An outcome of the study was the understanding that formation pressures are different in every structural area and are controlled by structural location and burial depth. The main overpressure generating mechanism was found to be type-II fluid expansion caused by either hydrocarbon generation or thermal effects, which can be well correlated to the oil window threshold in the area. Under-compaction may also play a role in some cases, but the overpressure caused by this mechanism is usually low in magnitude. Rock properties vary across the Sag while wells are hard to correlate with each other in different structural areas. The stress conditions appear to be different in each area although the main stress regime is strike-slip with the strike-slip faulting belt in the west having the highest stress ratio.
Due to the complexity of the pressure distribution, lateral formation changes and different stress conditions, improper mud weights and casing designs were used in some earlier wells, which likely led to the types of drilling problems listed above. Wells with severe instability problems were generally drilled with lower mud weights compared to the wells with lesser problems. Wells with both pack-off/tight holes and fluid losses usually have surface or intermittent casing shoes set too shallow while not preparing for the steep pressure ramp in deeper formations. Based on the problem diagnostics and geomechanical analyses, recommendations were made to help with the drilling of future wells by mitigating drilling-related instability problems. A series of wells were drilled successfully following the recommendations with all the possible risks properly understood and mitigated.
The various cycles which affect our oil industry have emphasised the need for detailed control of expenditure for development and production of small discoveries. However, should technical or economic conditions change, such fields may become commercial fields. Marginal fields have several parameters that affect them. This includes environmental concerns, political stability, access, remoteness and, of course, the price and price stability of the produced gas/liquids. This course will describe parts of unconventional methods to develop the marginal fields and mainly focus on innovative methods and new technology in developing those marginal fields.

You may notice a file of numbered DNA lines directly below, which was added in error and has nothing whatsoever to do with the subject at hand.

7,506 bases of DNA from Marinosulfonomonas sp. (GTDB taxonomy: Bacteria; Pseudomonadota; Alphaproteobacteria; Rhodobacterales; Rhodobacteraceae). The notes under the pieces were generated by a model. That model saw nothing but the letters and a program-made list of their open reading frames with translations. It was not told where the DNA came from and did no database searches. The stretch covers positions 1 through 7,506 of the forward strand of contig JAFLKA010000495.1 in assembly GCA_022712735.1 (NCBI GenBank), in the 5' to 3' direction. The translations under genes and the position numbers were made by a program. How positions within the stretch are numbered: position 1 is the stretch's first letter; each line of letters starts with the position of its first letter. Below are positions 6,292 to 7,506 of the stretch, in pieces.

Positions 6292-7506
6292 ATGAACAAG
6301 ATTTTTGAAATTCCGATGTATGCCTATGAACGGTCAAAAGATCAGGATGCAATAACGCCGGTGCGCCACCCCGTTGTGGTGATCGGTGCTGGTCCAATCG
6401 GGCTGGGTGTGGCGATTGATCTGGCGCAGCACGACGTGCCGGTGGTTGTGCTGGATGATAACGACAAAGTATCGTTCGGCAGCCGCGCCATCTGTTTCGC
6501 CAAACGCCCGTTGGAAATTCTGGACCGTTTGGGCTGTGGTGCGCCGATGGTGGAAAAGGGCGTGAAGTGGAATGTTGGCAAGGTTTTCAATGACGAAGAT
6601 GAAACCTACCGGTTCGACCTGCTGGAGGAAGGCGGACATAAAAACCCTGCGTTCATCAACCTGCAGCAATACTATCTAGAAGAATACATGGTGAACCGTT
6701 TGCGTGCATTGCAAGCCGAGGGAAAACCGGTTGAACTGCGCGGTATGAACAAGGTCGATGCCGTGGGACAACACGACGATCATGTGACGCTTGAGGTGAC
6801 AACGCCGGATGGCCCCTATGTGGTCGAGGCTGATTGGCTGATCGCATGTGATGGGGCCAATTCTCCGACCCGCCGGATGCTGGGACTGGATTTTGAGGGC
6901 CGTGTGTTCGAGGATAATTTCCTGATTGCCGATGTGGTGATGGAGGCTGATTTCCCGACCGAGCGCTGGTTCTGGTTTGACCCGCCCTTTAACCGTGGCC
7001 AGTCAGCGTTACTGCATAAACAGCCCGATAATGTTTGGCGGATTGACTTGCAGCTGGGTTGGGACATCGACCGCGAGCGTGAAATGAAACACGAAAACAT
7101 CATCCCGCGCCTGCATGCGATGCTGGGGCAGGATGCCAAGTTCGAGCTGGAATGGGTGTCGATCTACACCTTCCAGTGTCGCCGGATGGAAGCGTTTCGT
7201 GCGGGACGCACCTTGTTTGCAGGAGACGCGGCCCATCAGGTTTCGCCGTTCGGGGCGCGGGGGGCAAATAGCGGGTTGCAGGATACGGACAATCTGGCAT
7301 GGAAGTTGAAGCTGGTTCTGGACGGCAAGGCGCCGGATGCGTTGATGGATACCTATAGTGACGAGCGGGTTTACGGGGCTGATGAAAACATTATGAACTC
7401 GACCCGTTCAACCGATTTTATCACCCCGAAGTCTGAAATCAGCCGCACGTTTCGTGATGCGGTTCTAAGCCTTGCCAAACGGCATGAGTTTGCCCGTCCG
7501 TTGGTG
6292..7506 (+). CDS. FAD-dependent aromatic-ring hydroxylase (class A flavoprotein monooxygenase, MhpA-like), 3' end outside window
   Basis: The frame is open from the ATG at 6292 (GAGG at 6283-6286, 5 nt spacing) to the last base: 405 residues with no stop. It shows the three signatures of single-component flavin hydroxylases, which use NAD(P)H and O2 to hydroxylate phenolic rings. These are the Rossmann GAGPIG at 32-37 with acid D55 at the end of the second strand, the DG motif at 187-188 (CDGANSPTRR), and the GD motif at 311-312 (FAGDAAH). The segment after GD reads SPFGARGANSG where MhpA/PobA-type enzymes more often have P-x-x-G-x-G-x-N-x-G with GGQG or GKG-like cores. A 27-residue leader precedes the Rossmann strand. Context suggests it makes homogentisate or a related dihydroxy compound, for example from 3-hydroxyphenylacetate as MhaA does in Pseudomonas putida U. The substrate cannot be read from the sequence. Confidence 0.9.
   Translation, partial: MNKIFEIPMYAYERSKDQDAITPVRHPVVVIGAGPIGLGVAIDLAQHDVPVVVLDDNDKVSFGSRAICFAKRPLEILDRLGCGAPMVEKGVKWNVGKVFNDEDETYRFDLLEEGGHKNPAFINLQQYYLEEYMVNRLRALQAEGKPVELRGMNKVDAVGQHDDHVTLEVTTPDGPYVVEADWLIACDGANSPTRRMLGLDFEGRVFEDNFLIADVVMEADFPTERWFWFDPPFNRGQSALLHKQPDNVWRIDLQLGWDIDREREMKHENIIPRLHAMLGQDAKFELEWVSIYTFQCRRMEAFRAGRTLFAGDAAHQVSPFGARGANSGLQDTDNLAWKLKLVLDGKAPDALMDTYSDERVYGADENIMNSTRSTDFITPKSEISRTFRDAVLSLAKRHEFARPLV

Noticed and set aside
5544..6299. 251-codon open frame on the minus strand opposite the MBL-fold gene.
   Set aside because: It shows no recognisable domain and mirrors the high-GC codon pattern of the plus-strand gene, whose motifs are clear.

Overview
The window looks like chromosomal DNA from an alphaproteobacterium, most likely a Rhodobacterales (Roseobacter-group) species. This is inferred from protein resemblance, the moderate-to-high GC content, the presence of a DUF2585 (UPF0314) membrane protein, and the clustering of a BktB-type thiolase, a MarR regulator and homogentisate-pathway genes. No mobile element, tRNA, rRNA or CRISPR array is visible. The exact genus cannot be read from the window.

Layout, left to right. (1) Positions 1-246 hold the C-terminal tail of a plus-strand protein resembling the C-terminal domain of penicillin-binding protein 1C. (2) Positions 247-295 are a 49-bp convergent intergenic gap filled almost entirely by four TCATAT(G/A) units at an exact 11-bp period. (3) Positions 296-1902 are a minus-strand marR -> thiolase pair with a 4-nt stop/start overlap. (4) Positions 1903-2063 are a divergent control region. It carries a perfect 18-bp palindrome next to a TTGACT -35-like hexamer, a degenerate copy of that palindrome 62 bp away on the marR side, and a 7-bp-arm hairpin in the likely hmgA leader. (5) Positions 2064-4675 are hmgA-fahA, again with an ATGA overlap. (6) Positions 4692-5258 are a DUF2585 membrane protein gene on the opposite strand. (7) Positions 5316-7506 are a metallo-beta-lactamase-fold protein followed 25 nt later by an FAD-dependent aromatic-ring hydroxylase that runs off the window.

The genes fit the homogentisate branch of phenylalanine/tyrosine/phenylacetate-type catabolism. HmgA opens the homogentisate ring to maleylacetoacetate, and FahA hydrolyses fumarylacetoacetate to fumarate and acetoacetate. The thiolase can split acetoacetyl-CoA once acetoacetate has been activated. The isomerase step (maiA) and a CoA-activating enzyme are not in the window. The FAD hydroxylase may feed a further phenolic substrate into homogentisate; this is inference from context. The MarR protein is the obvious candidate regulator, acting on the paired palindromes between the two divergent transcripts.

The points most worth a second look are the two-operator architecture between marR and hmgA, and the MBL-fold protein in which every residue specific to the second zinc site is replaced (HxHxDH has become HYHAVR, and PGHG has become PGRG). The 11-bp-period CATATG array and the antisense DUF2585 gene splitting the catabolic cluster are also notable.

Saikia, Pabitra (Kuwait Oil Company) | Al-Rashdan, Saad (Kuwait Oil Company) | Taqi, Fatma (Kuwait Oil Company) | Al-Dohaiem, Khalid (Kuwait Oil Company) | Al-Rabah, Abdullah (Kuwait Oil Company) | Tyagi, Aditya (Kuwait Oil Company) | Choudhary, Pradeep (Kuwait Oil Company) | Ahmad, Khalid (Kuwait Oil Company) | Kharghoria, Arun (Kuwait Oil Company) | Malik, Satinder (Shell Kuwait Exploration and Production B.V.) | Zhang, Ian (Shell Kuwait Exploration and Production B.V.) | Cheers, Mike (Shell Kuwait Exploration and Production B.V.)
Free gas along with heavy oil production affects the progressive cavity pump (PCP) performance. This necessitates the strategy to perforate away from the free gas zone. To be able to do this, it requires an integrated approach to evaluate and map the spread of the free gas accumulation in the field. The paper shall present how this resulted in improved well performance with less free gas interference.
The methodology included the understanding of the production data, sub-surface geology and petrophysics; reservoir heterogeneity and free gas presence from wireline logs, core data and isotope analysis of gas collected during mud-logging and creation of maps and cross-sections showing both vertical and aerial spread of free gas accumulation. This was then integrated with existing production and well management practices, along with numerical simulation results. Such in-depth analysis helps to bring significant changes in well completion strategy and is a vital contribution to the WRFM strategy.
Unlike in conventional fields where depth is more and buoyancy pressures are large, gas can easily displace oil to accumulate in structural highs, in shallow heavy oil fields, free gas accumulation is a result of combination of structural and stratigraphic entrapment process. Vertical migration and lateral migration of gas is likely restricted by non-reservoir facies. As a result a consistent gas-oil contact (GOC) may not be present across large distances. Gas oil contact separates heavy oil by possible structural spill point and lithological boundary, dipping from south to north. Structurally higher areas are prone to localized gas accumulation. The completion stand-off from the gas base has a direct correlation with gas production. So the well management and production practice is to increase the stand-off from gas base to top perforations in future wells and to perform gas shut-off job in current wells to avoid free gas production.
The novelty of the current approach is that it will proactively help in completion strategy to reduce future free gas production, subsequent loss in natural reservoir energy and maintain the oil production target.
Primasari, Indah (PT Pertamina Hulu Mahakam) | Wijaya, Geraldie Lukman (PT Pertamina Hulu Mahakam) | Hadi, Aen Nuril (PT Pertamina Hulu Mahakam) | Chendrika, Lusiana (Schlumberger) | Merati, Putu Astari (Schlumberger)
Handil is a mature oil and gas field with dozens of wells drilled within 70-m distance. It has been developed since 1975 and operated by Indonesian national oil company, PT Pertamina Hulu Mahakam. Handil shallow reservoirs are located at depths between 200 and 1500 m true vertical depth (TVD). It has strong aquifer support and unconsolidated permeable sandstone reservoirs with poorly sorted grain size, requiring gravel pack completion. Since 2005, there have been 39 wells completed with gravel pack, contributing 40% of total Handil field production. Handil gravel pack wells are facing productivity impairment; several production tests indicated that 30% of the completed zones have a very low productivity index (less than 0.5 STB/D/psi) after a few years of production.